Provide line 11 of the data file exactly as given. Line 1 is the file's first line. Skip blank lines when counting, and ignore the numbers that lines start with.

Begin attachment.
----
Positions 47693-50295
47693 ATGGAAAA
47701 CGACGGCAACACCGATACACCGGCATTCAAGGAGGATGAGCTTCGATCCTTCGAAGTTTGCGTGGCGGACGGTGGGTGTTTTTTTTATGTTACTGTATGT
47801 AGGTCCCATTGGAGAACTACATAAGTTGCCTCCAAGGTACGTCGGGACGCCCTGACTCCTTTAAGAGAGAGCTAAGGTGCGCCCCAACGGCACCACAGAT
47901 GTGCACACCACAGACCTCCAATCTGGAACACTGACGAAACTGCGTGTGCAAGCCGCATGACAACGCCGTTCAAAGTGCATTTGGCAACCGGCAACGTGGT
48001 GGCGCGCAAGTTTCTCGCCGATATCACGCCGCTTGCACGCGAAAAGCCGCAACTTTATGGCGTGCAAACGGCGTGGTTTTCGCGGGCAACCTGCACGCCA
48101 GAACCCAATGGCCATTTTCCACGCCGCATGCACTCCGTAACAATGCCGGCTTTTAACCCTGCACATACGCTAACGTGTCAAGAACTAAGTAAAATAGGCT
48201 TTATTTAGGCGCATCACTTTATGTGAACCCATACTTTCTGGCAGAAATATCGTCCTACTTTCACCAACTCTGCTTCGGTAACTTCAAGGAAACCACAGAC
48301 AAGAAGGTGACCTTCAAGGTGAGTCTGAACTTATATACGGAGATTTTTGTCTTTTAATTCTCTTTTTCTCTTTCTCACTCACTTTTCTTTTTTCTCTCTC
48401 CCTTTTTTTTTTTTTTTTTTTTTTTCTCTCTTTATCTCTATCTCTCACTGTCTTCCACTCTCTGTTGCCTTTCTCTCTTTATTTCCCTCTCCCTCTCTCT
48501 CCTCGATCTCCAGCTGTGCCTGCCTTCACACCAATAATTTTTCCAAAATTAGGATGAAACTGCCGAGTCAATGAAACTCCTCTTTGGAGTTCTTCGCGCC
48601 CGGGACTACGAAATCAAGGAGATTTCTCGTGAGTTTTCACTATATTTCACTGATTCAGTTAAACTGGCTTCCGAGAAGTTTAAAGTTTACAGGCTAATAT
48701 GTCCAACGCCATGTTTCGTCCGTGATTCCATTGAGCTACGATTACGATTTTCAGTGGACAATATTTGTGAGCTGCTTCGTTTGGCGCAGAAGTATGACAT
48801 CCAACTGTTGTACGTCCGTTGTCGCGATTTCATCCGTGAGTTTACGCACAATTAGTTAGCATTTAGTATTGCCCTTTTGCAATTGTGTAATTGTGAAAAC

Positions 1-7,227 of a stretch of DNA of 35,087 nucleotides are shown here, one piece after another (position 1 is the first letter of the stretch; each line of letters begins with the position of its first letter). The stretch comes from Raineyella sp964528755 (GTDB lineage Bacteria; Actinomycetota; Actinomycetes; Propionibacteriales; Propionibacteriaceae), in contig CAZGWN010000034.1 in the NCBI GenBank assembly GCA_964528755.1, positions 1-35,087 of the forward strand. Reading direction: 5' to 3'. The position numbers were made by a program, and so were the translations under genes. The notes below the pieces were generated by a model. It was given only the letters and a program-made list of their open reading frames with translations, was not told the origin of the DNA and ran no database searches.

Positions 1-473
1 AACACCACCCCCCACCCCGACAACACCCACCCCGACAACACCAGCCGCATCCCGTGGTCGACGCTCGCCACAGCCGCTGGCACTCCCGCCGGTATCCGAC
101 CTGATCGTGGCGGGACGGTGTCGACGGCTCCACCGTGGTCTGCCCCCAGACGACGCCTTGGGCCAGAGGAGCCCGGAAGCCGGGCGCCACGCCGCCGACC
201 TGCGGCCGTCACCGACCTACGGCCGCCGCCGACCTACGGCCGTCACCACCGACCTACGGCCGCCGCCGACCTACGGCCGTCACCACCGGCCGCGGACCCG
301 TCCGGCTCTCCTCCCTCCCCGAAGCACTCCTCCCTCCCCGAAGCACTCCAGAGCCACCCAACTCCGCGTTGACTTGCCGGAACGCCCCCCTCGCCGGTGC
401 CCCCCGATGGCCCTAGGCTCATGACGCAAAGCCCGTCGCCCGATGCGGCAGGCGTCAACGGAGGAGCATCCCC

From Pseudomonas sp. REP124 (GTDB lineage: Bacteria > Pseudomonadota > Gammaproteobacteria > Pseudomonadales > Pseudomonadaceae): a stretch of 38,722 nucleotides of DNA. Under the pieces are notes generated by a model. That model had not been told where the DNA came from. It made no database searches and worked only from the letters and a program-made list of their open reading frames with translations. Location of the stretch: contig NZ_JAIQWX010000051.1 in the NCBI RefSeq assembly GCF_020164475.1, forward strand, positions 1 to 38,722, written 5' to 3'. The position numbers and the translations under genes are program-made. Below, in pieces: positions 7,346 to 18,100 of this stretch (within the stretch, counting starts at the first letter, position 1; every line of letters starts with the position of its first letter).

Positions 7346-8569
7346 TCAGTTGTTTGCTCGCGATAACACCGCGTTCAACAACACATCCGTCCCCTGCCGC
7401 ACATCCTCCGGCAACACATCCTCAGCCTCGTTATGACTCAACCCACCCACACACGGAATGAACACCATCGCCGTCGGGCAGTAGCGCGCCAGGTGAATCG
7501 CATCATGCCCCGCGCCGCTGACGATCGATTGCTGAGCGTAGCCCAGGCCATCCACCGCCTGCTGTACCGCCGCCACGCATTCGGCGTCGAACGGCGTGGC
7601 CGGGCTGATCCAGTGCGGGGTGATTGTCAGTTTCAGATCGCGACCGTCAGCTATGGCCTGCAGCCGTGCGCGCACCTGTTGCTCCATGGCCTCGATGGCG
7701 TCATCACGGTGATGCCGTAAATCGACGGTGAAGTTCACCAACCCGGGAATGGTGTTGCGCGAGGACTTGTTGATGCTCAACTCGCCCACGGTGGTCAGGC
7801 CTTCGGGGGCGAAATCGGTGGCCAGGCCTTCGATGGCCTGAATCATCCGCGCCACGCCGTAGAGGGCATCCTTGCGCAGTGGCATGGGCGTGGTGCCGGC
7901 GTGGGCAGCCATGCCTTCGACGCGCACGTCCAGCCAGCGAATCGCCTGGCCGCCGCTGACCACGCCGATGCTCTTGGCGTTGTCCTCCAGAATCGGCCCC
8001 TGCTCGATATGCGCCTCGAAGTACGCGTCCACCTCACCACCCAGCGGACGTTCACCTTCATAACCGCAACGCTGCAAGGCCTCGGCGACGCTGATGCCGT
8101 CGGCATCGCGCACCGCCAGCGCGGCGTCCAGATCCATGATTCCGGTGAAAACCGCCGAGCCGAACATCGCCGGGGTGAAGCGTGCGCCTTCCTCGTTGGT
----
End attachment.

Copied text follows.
48501 CCTCGATCTCCAGCTGTGCCTGCCTTCACACCAATAATTTTTCCAAAATTAGGATGAAACTGCCGAGTCAATGAAACTCCTCTTTGGAGTTCTTCGCGCC